Savoy Yogurt Sauces: Raita and Tsatsiki

Raita is a frequent condiment in Indian cuisine, tsatsiki in Greek cuisine.

If these sauces have a chance to sit, the flavors will infuse and meld, so if you can, make them at least a few hours (or a day) in advance. Serve on pitas or with fresh vegetables.

Makes 4 cups

Time frame: One hour


  • 1 large or 2 small cucumbers
  • 1 tbs. salt, or to taste
  • 2 cups yogurt
  • 4 to 6 cloves garlic, crushed or finely chopped

For Raita

  • 1 tsp. cumin, dry-roasted then ground
  • 1/4 cup chopped fresh cilantro

For Tsatsiki

  • 2 tbs. olive oil
  • 1 tbs. lemon juice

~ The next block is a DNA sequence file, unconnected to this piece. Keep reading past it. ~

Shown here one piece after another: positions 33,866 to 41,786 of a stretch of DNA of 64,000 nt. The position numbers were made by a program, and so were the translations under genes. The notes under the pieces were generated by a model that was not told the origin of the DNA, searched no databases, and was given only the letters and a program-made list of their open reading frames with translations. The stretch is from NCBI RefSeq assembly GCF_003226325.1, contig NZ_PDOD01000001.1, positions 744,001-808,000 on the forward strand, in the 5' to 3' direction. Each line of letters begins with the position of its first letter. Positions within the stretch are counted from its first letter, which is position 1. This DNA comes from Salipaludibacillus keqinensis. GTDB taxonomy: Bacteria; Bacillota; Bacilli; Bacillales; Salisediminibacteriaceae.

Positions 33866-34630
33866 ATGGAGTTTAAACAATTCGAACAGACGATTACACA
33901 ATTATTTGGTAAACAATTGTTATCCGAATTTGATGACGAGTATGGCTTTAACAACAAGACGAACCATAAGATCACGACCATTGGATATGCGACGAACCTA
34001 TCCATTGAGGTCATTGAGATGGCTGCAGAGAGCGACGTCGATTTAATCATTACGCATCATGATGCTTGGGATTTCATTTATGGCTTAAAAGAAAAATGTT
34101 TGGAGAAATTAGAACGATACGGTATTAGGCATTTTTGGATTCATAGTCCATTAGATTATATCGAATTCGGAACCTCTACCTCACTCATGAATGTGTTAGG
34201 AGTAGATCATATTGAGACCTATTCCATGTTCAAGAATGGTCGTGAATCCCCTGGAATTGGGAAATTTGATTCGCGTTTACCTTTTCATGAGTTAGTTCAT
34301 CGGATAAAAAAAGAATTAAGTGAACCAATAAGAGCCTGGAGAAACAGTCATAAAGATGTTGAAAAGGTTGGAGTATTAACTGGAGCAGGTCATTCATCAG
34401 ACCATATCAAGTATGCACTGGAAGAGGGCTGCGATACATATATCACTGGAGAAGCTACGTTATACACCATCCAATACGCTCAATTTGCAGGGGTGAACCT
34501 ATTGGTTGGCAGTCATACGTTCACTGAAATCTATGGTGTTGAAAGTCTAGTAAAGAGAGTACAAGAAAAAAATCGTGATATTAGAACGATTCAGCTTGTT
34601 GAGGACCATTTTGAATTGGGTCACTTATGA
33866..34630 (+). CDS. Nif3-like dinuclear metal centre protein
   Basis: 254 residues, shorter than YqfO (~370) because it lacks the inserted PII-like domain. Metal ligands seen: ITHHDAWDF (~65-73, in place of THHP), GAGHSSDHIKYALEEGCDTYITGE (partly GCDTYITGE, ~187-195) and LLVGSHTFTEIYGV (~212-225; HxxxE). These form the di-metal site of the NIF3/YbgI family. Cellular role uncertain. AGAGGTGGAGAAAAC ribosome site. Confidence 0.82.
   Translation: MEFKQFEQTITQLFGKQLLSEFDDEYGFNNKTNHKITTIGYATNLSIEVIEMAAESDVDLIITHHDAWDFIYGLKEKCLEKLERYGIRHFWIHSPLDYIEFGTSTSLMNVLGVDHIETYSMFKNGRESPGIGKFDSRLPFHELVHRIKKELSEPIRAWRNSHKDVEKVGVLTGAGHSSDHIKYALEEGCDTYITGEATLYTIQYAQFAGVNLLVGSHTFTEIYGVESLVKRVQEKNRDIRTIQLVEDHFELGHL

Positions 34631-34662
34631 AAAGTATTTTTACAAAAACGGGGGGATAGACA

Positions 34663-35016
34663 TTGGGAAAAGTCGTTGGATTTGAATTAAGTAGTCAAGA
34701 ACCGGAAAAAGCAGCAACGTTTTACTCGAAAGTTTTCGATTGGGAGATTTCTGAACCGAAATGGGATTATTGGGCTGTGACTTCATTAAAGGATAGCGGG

• Ground white pepper
  • 1/4 cup fresh chopped mint and/or parsley


Grate cucumber into a colander, sprinkle with salt, mix well, and leave in a sink or over a bowl to drain excess water for about one hour (or longer).

Mix other ingredients with cucumber in a bowl. Try varying these standbys with other herbs (fresh dill, oregano, chives, thyme, bee balm or other flower petals) or grated vegetables (kohlrabi, radishes, burdock).

Taste. Much of the salt will have dripped away with the water. If desired, add more salt, as well as other seasonings.

Refrigerate until ready to serve.

Recipe excerpted from Wild Fermentation: The Flavor, Nutrition, and Craft of Live-Culture Foods by Sandor Ellix Katz (Chelsea Green Publishing, 2003).

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